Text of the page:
Last week, Avengers: Endgame finally hit theaters, bringing a conclusion to a 22-movie series known as the Infinity Saga. This series of movies all began with Iron Man back in 2008, which started the entire Marvel Cinematic Universe, the specific fictional world that all these movies occur in.
For diehard fans, this movie was bittersweet. Although we had anticipated it for a decade, it also meant that the stories, characters, and arcs we loved would come to a close. Many high schoolers grew up watching and enjoying these films, and the finality of Endgame was a scary concept. Yet, going into the film with all these emotions only served to heighten excitement.
In Avengers: Infinity War (the most recent Avengers movie before Endgame) half of all living creatures, including the Avengers, are reduced to dust by Thanos. This puts the characters into an emotional state fans have never seen before. For once, the heroes lose.
Taking advantage of this new situation, the first 20 minutes of the three-hour Endgame have very little action. The plot revolves around each character’s reaction and manner of coping with such a grand scale of loss. Personally, I liked this addition to the movie, and felt that it was a good use of running time. These characters are not unknown to us; some have even had more than ten previous movies of character development and screen time. Therefore, the audience can better connect with these heroes as they struggle with their new world. Additionally, each hero’s unique reaction brings more depth and understanding to the character. After the snap, some have thrived, creating a new life for themselves, while others remain stuck and unable to move on.
However, some characters could have gone too far. Senior Curran Dillis shared, “I thought the beginning was a bit unbelievable, even for a Marvel movie.”
Even once a possible solution to Thanos’ snap is found, Iron Man initially refuses to help them. But he eventually concedes because of the guilt he feels after the death of teenage Peter Parker. Once a plan is made, the remaining Avengers quickly spring into action. Because of the absence of some characters, like Spider-Man and Doctor Strange, other more minor heroes like Nebula and Ant-Man have more central roles in this story. As the team splits up to recover the infinity stones from the past, the audience gets to see some new character pairings, like Nebula and War Machine, but also the tried and true partnerships like Iron Man (Tony Stark) and Captain America (Steve Rogers), or Hawkeye (Clint Barton) and Black Widow (Natasha Romanoff).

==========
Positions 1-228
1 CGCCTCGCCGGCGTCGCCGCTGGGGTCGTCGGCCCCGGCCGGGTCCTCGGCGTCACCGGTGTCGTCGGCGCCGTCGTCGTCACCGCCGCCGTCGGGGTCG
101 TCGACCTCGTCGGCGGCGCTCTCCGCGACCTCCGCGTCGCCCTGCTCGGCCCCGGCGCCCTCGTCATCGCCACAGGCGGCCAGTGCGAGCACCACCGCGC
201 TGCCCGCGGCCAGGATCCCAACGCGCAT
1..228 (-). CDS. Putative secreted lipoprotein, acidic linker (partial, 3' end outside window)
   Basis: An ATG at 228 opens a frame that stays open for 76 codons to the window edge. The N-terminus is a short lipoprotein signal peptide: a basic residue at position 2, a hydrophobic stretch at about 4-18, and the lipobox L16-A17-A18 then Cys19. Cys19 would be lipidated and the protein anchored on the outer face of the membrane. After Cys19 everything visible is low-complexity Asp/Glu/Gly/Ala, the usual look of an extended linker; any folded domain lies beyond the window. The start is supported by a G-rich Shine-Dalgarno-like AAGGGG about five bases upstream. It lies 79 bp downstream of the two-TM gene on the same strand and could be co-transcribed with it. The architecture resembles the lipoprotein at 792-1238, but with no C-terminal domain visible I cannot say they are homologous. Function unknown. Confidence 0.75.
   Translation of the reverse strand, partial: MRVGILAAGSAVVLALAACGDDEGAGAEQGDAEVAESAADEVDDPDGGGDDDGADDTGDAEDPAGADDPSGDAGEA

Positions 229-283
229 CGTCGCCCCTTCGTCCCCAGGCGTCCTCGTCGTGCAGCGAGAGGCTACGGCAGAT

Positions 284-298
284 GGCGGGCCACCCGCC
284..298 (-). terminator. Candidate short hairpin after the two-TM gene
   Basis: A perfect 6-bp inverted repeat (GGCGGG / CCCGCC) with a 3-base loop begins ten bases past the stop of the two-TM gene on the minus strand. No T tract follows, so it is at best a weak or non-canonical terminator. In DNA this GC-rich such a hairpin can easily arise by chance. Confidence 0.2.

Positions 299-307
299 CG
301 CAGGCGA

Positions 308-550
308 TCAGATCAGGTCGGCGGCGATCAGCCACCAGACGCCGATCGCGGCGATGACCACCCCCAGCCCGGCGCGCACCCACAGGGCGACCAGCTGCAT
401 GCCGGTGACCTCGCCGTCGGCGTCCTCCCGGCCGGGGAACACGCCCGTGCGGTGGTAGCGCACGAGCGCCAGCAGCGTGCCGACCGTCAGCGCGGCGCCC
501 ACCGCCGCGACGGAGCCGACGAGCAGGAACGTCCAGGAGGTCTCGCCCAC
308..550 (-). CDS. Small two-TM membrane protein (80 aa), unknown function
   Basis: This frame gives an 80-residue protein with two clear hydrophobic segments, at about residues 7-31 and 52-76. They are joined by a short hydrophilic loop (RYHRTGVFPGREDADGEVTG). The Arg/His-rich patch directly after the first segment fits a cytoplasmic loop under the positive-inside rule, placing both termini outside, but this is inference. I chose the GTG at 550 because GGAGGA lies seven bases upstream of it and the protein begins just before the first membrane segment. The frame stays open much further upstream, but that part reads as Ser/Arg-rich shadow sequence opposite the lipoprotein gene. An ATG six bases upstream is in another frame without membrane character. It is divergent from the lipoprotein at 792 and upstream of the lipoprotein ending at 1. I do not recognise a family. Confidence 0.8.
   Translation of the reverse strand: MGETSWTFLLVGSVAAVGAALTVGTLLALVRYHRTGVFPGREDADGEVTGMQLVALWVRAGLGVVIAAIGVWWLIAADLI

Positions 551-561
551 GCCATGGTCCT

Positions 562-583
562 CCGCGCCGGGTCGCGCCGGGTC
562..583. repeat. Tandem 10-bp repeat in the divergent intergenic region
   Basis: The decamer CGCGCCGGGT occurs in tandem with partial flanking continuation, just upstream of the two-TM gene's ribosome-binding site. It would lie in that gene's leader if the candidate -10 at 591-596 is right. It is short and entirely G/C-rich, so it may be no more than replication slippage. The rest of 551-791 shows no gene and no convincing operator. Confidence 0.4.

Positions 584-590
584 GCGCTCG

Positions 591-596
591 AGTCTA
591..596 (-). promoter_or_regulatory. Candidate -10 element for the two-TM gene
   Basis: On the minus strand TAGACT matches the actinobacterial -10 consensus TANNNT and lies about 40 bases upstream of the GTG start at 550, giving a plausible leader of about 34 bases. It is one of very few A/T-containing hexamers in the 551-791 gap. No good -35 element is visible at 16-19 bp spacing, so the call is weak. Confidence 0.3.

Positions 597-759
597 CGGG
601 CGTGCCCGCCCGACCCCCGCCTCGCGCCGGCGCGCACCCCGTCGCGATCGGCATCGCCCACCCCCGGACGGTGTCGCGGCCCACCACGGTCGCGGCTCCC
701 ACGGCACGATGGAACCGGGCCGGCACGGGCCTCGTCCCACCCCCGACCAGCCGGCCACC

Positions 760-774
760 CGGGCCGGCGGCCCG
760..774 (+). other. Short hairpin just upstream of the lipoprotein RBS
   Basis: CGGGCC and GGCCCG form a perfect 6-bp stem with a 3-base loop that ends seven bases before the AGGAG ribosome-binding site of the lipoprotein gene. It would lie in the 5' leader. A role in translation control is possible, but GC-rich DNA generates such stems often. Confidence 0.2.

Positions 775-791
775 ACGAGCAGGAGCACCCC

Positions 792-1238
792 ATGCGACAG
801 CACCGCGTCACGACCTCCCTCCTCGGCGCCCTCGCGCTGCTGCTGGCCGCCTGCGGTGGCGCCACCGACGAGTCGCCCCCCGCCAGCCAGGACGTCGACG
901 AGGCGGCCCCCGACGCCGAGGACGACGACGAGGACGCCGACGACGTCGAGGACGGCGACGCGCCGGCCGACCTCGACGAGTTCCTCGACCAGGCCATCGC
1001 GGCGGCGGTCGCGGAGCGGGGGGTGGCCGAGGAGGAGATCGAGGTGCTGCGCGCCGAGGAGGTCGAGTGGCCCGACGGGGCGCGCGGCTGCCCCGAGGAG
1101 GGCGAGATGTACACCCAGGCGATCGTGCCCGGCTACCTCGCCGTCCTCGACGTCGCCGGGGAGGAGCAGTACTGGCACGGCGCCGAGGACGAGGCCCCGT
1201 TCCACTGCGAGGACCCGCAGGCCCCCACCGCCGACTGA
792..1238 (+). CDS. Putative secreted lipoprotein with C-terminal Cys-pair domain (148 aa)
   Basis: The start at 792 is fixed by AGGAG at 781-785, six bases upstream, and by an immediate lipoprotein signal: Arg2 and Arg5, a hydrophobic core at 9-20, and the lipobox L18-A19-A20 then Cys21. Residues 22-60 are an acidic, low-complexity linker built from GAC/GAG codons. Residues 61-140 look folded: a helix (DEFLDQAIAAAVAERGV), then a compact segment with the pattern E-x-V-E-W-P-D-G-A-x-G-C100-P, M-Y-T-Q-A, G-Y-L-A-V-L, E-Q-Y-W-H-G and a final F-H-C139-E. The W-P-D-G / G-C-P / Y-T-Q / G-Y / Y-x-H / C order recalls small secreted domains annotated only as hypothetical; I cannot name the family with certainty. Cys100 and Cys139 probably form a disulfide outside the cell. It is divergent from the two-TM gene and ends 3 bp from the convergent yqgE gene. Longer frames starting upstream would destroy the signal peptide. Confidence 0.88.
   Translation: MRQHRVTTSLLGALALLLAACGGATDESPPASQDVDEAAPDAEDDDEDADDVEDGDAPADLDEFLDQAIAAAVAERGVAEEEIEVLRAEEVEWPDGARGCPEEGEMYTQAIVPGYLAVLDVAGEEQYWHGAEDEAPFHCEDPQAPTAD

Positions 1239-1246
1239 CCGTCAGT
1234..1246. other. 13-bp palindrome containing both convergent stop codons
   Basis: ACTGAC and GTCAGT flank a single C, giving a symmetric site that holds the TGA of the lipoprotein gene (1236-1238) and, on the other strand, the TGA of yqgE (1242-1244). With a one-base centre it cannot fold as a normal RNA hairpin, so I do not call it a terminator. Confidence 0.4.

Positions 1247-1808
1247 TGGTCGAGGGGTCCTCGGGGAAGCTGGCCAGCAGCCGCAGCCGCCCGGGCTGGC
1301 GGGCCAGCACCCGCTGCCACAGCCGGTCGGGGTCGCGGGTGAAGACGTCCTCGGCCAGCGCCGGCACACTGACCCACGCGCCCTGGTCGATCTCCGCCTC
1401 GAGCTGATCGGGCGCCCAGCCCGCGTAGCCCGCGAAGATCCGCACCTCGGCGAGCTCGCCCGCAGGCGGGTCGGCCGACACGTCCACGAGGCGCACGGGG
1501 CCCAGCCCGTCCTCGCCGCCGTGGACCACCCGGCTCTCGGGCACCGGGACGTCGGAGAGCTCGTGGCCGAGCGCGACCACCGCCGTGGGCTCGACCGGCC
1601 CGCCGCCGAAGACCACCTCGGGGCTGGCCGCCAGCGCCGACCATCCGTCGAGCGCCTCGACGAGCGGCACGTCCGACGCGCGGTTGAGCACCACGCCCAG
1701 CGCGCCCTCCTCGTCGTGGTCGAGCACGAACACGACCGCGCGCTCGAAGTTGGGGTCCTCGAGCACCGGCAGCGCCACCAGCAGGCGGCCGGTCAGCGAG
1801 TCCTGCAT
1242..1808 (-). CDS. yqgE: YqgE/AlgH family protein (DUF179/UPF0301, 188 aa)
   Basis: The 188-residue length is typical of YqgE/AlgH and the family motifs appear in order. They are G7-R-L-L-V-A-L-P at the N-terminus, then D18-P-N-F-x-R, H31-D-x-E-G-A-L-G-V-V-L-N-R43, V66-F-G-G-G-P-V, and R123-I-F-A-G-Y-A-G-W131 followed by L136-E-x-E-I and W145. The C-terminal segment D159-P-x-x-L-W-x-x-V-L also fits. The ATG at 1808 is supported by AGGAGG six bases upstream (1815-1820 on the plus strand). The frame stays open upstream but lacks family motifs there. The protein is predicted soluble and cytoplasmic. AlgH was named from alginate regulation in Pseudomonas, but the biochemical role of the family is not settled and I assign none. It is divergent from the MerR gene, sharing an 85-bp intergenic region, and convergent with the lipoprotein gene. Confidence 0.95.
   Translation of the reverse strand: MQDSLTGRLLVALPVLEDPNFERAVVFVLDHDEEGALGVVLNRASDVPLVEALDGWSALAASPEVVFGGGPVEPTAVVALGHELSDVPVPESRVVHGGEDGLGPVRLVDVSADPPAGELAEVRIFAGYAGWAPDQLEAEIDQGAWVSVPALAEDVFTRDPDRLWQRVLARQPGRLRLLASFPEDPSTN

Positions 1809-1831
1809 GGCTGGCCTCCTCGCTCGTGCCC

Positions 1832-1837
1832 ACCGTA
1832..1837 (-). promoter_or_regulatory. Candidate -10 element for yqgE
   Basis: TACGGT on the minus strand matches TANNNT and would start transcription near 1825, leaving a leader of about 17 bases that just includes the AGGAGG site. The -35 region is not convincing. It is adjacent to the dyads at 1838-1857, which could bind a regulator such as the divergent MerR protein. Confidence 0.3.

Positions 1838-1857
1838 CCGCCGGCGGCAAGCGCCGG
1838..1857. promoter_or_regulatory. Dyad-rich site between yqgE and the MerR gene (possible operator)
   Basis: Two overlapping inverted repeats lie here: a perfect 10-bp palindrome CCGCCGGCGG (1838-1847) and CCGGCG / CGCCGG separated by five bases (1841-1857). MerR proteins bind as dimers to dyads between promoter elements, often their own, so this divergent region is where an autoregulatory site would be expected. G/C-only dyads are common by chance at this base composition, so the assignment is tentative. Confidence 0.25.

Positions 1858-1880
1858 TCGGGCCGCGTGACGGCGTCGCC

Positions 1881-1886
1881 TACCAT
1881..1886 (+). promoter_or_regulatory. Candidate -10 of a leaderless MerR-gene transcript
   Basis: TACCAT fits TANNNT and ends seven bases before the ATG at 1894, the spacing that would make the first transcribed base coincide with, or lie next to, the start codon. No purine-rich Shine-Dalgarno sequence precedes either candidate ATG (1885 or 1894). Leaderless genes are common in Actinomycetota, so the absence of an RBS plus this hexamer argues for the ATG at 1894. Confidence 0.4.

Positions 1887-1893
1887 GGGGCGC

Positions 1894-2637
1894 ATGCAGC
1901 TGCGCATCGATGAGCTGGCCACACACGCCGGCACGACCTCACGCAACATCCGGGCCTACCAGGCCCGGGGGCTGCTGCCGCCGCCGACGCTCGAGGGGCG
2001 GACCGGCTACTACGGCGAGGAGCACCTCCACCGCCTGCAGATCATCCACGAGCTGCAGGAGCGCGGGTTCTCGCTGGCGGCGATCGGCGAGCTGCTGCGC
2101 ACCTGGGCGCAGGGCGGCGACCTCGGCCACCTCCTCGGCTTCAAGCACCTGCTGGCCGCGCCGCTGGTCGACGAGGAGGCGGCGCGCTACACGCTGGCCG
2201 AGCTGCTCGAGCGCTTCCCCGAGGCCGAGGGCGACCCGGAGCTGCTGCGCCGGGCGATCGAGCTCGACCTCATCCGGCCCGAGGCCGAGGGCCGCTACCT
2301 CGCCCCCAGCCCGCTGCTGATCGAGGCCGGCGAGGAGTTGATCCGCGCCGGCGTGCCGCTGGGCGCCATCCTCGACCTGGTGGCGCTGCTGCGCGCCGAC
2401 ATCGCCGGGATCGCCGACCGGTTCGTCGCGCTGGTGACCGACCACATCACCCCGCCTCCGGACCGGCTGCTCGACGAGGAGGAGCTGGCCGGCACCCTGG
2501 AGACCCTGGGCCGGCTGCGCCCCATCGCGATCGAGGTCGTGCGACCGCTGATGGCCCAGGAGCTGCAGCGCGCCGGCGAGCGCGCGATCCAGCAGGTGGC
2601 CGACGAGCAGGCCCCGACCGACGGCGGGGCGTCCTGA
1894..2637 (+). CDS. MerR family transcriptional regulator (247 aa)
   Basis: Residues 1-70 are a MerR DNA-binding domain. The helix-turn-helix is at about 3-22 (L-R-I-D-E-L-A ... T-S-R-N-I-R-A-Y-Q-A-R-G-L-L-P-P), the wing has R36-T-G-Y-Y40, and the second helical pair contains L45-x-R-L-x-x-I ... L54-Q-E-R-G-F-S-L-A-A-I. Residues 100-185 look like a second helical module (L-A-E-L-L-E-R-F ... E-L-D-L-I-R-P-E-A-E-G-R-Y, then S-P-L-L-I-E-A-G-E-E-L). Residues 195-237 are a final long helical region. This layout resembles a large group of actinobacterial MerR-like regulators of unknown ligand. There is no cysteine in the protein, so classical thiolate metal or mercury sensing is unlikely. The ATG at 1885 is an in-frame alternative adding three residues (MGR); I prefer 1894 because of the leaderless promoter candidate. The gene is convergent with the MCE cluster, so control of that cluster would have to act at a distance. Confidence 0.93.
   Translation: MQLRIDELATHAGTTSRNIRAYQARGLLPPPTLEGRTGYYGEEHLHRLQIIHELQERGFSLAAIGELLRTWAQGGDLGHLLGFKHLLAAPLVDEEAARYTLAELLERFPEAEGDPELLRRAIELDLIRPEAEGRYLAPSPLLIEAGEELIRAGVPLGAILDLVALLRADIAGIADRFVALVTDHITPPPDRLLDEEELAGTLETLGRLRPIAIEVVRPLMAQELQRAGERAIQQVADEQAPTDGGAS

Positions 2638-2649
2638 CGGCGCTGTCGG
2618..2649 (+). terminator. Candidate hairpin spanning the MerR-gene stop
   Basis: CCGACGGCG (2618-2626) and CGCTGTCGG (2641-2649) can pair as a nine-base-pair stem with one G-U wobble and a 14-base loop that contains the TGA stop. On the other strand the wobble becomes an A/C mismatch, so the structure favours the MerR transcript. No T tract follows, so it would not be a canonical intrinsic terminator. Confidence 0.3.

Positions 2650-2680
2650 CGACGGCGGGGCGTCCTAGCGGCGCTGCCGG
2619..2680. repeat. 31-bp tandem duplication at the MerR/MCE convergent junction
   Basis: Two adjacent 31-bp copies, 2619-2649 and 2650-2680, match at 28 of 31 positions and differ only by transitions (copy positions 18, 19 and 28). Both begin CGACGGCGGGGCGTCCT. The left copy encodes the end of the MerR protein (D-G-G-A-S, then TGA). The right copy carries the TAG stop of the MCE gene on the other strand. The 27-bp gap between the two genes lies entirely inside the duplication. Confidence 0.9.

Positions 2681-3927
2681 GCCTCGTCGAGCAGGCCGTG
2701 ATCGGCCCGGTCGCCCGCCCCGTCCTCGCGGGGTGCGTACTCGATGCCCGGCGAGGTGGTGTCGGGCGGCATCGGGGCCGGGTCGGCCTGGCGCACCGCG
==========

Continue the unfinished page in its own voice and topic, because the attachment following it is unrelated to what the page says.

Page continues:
These sub-missions in the movie wrap up old plot lines, especially those surrounding the original six Avengers (Hawkeye, Black Widow, Captain America, Iron Man, Thor and Hulk). The conclusions to these plots lines, some tender and some sad, contribute to a sense finality in Endgame for the heroes that started it all.
As expected from a hero movie, there are hiccups in this plan that eventually lead to a large, final battle scene. With the Avengers’ theme playing overhead, the audience sees the depth of the MCU as all the heroes the Avengers has ever met, befriended, or created came to their aid.
Despite having to divide screen time among so many characters, the last battle scene does a good job of showcasing all the heroes we know and love. Junior Jack Whamond said, “Even though the cast size was massive, it felt like you got to know each character better by the end of the movie.” The movie even gives a nod to all the heroines of the MCU with an all-women fighting sequence.
The film also does a good job of preserving its serious moments. In past movies, serious or grave moments are often undercut with a joke. In Endgame, there is occasional comedy, but at mood-appropriate places.
Overall, the movie was a great, if emotional, end to the Infinity Saga. Dillis commented that “it gave a great sense of closure, and it’s definitely one for the diehard fans.” Whamond explained, “It was a great finale to this series, but also left a few things left to be revealed and explored in future movies.” While it’s difficult to imagine topping the movies of the Infinity Saga, I’m excited to see what Marvel produces next.